10 May 2013 11:38 [Source: ICIS news]
In its May monthly oil report, OPEC said demand for its crude in 2013 is expected to average 29.80m bbl/day, up by 100,000 bbl/day compared to a month earlier. However, this represents a decline of 400,000 bbl/day compared to 2012.
OPEC attributed falling oil demand on the weak global economy. Economic growth in China was revised downwards to 8.00% in April, from 8.10% in March as export orders declined.
However, the cartel raised its economic growth forecast for Japan from 0.80% to 1.10% after the Japanese government announced a large monetary stimulus package. US and eurozone growth forecasts were held steady in April where the US economy is forecast to grow at 1.80% and the eurozone a contraction of 0.50%.
Despite expectations for falling demand for OPEC crude compared to 2012, world oil demand in 2013 was forecast to grow by 800,000 bbl/day, where the extra demand is mostly met by rising non-OPEC crude oil production. Non-OPEC production is forecast to grow by 1.0m bbl/day in 2013, unchanged from the previous report.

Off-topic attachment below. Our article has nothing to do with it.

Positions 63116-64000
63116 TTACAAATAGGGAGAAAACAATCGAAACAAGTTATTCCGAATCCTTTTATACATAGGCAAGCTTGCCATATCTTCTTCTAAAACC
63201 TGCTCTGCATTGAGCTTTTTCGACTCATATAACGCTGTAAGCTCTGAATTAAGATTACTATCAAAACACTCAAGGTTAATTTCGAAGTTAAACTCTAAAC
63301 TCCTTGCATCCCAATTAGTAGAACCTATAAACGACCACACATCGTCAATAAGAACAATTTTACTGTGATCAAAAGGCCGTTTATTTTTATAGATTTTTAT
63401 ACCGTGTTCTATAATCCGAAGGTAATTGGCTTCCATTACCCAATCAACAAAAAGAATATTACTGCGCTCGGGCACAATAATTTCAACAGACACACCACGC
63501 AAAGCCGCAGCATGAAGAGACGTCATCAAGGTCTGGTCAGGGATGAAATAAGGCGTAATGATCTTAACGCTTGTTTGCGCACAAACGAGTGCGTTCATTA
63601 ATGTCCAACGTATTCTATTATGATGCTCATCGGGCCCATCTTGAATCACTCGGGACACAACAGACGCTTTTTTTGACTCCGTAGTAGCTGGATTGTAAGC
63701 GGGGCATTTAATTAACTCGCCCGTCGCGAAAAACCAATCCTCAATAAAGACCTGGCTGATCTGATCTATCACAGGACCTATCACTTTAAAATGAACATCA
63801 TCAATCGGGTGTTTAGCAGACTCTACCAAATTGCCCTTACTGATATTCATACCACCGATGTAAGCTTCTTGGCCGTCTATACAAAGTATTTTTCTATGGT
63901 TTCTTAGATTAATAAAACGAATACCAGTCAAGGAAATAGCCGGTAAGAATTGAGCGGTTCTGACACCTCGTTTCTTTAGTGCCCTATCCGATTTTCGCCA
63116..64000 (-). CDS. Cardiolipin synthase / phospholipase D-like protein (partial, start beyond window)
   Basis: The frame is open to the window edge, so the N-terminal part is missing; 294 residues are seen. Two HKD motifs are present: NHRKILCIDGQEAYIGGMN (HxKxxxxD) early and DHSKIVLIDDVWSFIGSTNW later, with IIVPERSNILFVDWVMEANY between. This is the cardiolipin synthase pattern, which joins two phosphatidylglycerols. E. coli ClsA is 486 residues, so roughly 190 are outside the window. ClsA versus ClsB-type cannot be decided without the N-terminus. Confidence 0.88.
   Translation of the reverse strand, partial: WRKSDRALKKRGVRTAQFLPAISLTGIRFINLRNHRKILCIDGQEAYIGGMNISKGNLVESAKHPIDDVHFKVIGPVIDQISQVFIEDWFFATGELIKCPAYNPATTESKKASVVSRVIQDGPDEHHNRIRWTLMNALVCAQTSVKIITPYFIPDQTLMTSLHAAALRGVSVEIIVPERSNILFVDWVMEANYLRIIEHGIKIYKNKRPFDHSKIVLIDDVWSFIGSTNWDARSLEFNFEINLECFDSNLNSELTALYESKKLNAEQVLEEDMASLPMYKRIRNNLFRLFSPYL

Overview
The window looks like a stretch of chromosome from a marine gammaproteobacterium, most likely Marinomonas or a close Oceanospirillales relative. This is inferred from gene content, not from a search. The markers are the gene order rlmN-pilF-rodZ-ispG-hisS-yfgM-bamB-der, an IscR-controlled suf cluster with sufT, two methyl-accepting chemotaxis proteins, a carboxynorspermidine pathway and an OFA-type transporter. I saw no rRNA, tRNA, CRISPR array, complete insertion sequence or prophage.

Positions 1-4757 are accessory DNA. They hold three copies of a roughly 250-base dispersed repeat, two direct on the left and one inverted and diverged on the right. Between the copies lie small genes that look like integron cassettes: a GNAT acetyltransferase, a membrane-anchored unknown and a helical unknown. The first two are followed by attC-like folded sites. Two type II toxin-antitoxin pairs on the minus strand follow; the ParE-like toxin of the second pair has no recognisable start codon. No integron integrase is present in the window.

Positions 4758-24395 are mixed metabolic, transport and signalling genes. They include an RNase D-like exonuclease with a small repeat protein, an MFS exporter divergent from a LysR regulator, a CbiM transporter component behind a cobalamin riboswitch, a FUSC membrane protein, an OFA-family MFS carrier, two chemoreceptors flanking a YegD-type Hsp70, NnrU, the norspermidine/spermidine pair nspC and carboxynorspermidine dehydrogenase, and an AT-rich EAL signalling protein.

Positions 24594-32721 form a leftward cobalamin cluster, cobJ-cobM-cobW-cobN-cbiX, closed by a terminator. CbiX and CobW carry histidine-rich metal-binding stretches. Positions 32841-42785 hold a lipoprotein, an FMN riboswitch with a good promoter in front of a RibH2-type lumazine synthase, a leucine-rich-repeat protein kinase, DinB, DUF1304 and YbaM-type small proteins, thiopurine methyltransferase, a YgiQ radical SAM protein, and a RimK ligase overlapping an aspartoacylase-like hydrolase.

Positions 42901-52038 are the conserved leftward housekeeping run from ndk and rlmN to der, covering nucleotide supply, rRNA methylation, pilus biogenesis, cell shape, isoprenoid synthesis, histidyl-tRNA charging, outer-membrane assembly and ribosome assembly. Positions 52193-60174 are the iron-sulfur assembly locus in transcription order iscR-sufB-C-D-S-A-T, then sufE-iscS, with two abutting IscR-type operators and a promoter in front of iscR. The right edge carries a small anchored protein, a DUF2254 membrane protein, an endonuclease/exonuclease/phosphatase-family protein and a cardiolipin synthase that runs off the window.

The majority of the extra production is expected to emerge from the Americas, while European oil production will suffer the largest declines.
The OPEC reference basket, which comprises of a select number of crudes from OPEC, nations weakened for a second consecutive month in April, declining by more than 5%, compared to the previous month.
ICE Brent prices also saw a decline by more than 5% in April, however WTI prices was largely unscathed, weakening by around 1%.
For the latest chemical news, data and analysis that directly impacts your business sign up for a free trial to ICIS news - the breaking online news service for the global chemical industry.
Get the facts and analysis behind the headlines from our market leading weekly magazine: sign up to a free trial to ICIS Chemical Business.
|ICIS news FREE TRIAL|
|Get access to breaking chemical news as it happens.|
|ICIS Global Petrochemical Index (IPEX)|
|ICIS Global Petrochemical Index (IPEX). Download the free tabular data and a chart of the historical index|
Asian Chemical Connections